The Commission E reported antispasmodic and cholagogue actions, and that it stimulates the secretion of gastric juices.
The British Herbal Pharmacopoeia reported aromatic bitter and spasmolytic actions (BHP, 1996). The Merck Index reported its therapeutic category as carminative, diaphoretic, and diuretic (Budavari, 1996). In addition, animal studies using the root oil have documented antibacterial activity against Mycobacterium avium and antifungal activity against 14 types of fungi (Opdyke, 1975). In vitro, angelica root extracts of various species have demonstrated calcium-antagonist-like effects, which may be relevant for treatment of cardiovascular disease (Leung and Foster, 1996).
Some of its early uses are at least partially supported by in vitro studies of angelica's active coumarin and furanocoumarin constituents. One of these, angelicin, relaxes smooth muscles in vitro, including those in the gastrointestinal and respiratory tracts. Angelica also relaxes tracheal (Reiter and Brandt, 1985) and vascular smooth muscles in vitro. This latter effect is likened to calcium-antagonist mechanisms (Härmälä et al., 1992). European angelica may also increase uterine contractions, similar to the effects shown by Chinese angelica, A. sinensis (dong quai) in anesthetized rabbits (Harada et al., 1984).
The Commission E approved angelica for loss of appetite, peptic discomforts such as mild spasms of the gastrointestinal tract, feeling of fullness, and flatulence.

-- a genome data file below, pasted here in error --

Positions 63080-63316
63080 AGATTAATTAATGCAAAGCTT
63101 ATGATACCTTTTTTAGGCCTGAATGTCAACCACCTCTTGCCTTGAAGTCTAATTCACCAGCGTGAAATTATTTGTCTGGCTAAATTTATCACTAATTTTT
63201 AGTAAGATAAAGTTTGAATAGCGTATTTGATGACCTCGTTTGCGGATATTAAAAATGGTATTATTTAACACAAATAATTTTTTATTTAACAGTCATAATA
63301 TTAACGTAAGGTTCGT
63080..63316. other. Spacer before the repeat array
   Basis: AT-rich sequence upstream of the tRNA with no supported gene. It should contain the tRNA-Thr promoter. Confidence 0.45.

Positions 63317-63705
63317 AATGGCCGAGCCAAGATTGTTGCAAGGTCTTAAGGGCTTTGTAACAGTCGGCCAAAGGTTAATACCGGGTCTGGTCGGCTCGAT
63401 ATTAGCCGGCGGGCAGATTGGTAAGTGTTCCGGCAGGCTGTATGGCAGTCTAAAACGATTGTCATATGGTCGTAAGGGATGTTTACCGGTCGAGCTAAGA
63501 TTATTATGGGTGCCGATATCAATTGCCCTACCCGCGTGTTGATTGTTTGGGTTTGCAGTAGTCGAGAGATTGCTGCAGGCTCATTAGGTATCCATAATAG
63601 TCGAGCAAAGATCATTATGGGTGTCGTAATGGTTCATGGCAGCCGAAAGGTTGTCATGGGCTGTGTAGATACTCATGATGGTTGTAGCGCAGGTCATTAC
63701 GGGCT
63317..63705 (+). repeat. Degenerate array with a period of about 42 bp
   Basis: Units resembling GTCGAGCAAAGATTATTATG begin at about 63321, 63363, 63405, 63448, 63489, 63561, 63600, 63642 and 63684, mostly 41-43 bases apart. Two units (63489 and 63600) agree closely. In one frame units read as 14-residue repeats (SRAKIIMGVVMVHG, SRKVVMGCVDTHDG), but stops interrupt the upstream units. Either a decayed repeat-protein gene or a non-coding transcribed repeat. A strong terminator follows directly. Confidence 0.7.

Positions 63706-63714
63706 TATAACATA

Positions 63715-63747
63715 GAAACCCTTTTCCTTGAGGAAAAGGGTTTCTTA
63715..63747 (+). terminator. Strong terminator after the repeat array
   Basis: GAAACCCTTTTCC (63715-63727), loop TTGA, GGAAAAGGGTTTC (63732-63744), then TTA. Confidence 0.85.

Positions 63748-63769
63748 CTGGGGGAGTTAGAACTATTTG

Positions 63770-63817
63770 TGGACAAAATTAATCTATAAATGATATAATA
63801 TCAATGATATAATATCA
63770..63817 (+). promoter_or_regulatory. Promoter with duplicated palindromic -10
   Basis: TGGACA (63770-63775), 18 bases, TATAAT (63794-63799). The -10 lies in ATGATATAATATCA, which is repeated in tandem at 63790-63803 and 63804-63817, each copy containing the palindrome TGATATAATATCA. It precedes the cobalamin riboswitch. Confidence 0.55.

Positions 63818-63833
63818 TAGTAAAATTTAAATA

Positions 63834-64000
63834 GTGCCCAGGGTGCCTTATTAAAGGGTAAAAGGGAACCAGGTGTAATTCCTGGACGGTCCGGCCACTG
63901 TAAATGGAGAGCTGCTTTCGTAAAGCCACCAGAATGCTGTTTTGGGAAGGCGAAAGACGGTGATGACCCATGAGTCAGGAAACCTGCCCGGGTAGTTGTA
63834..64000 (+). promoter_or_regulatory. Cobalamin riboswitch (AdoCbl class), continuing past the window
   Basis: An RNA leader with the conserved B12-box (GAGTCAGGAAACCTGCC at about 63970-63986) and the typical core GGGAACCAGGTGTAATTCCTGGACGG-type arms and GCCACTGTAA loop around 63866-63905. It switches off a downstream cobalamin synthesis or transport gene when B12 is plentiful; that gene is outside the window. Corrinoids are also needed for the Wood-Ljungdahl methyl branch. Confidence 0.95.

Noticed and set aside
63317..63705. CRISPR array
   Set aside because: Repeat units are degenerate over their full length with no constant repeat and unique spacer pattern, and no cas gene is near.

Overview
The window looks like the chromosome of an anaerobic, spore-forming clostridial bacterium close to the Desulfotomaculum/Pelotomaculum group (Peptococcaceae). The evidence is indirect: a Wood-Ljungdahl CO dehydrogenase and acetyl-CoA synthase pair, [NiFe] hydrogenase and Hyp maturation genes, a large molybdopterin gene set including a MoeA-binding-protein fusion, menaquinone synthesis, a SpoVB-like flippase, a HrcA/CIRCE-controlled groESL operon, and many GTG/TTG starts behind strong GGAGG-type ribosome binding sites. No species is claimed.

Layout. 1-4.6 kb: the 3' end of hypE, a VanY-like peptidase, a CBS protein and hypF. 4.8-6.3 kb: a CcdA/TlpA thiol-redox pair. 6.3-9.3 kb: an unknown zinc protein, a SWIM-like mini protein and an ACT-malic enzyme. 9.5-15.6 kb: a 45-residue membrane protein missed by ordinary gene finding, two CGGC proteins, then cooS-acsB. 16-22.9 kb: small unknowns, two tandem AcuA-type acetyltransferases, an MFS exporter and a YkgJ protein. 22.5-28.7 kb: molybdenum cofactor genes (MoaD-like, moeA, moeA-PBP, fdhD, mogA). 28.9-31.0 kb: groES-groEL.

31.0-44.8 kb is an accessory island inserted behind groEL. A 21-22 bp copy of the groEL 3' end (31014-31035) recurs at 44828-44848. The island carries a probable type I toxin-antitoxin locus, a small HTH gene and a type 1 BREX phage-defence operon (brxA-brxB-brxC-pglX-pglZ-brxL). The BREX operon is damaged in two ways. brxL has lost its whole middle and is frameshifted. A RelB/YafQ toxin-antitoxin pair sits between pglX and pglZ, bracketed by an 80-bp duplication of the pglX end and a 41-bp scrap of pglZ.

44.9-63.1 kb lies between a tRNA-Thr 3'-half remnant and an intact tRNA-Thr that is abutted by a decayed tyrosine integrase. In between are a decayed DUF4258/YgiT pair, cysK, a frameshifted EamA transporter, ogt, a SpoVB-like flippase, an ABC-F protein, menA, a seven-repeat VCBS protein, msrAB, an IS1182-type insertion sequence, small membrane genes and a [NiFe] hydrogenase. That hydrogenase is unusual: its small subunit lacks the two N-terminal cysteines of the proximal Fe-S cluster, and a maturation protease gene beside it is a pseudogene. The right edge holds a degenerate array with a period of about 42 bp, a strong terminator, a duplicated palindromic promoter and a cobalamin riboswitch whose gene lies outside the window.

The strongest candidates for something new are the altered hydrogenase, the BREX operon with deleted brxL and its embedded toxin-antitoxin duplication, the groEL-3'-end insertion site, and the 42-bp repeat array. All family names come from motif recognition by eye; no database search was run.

The German Standard License indicates the use of angelica root tea for treatment of complaints such as feeling of fullness, flatulence, and mild cramp-like gastrointestinal disturbances, as well as stomach conditions such as insufficient formation of gastric juice (Braun et al., 1997). In India, it is used to treat anorexia nervosa and flatulent dyspepsia (Karnick, 1994).
Interactions with Other Drugs
The furanocoumarins present in angelica root sensitize the skin to light. Subsequent exposure to UV radiation can lead to inflammation of the skin. During treatment with the drug or its preparations, prolonged sun-bathing and exposure to intense UV radiation should be avoided.
Use During Pregnancy and Lactation
Not recommended during pregnancy (McGuffin et al., 1997). No restrictions known during lactation.
Dosage and Administration
Unless otherwise prescribed: 4.5 g per day of cut dried root and other oral galenical preparations.
Dried root and rhizome: 1-2 g, three times daily (BHP, 1983; Karnick, 1994; Newall et al., 1996).
Decoction: Place 1.5 g fine-cut root in 150-250 ml cold water, bring to a boil and simmer for approximately 10 minutes in a covered vessel (Meyer-Buchtela, 1999; Wichtl and Bisset, 1994). Or: Simmer 2-4 g in 150 ml boiling water for approximately 10 minutes. Drink warm, several times daily one half-hour before meal times (Braun et al., 1997; Meyer-Buchtela, 1999).
Infusion: Steep 2-4 g in 150 ml boiled water for approximately 10 minutes. Drink warm, several times daily one half-hour before meal times (Braun et al., 1997; Meyer-Buchtela, 1999).
[Note: According to the Austrian Pharmacopeia, the average single dose for angelica root tea infusion is 1.5 g per cup (Meyer-Buchtela, 1999; ÖAB, 1991).]
Fluidextract 1:1 (g/ml): 1.5-3 ml (Commission E); 0.5-2.0 ml, three times daily (BHP, 1983; Karnick, 1994; Newall et al., 1996).
Tincture 1:5 (g/ml): 1.5 ml (Commission E); 0.5-2.0 ml, three times daily (BHP, 1983; Newall et al., 1996).
Essential oil (Oleum Angelicae): 10-20 drops (Commission E).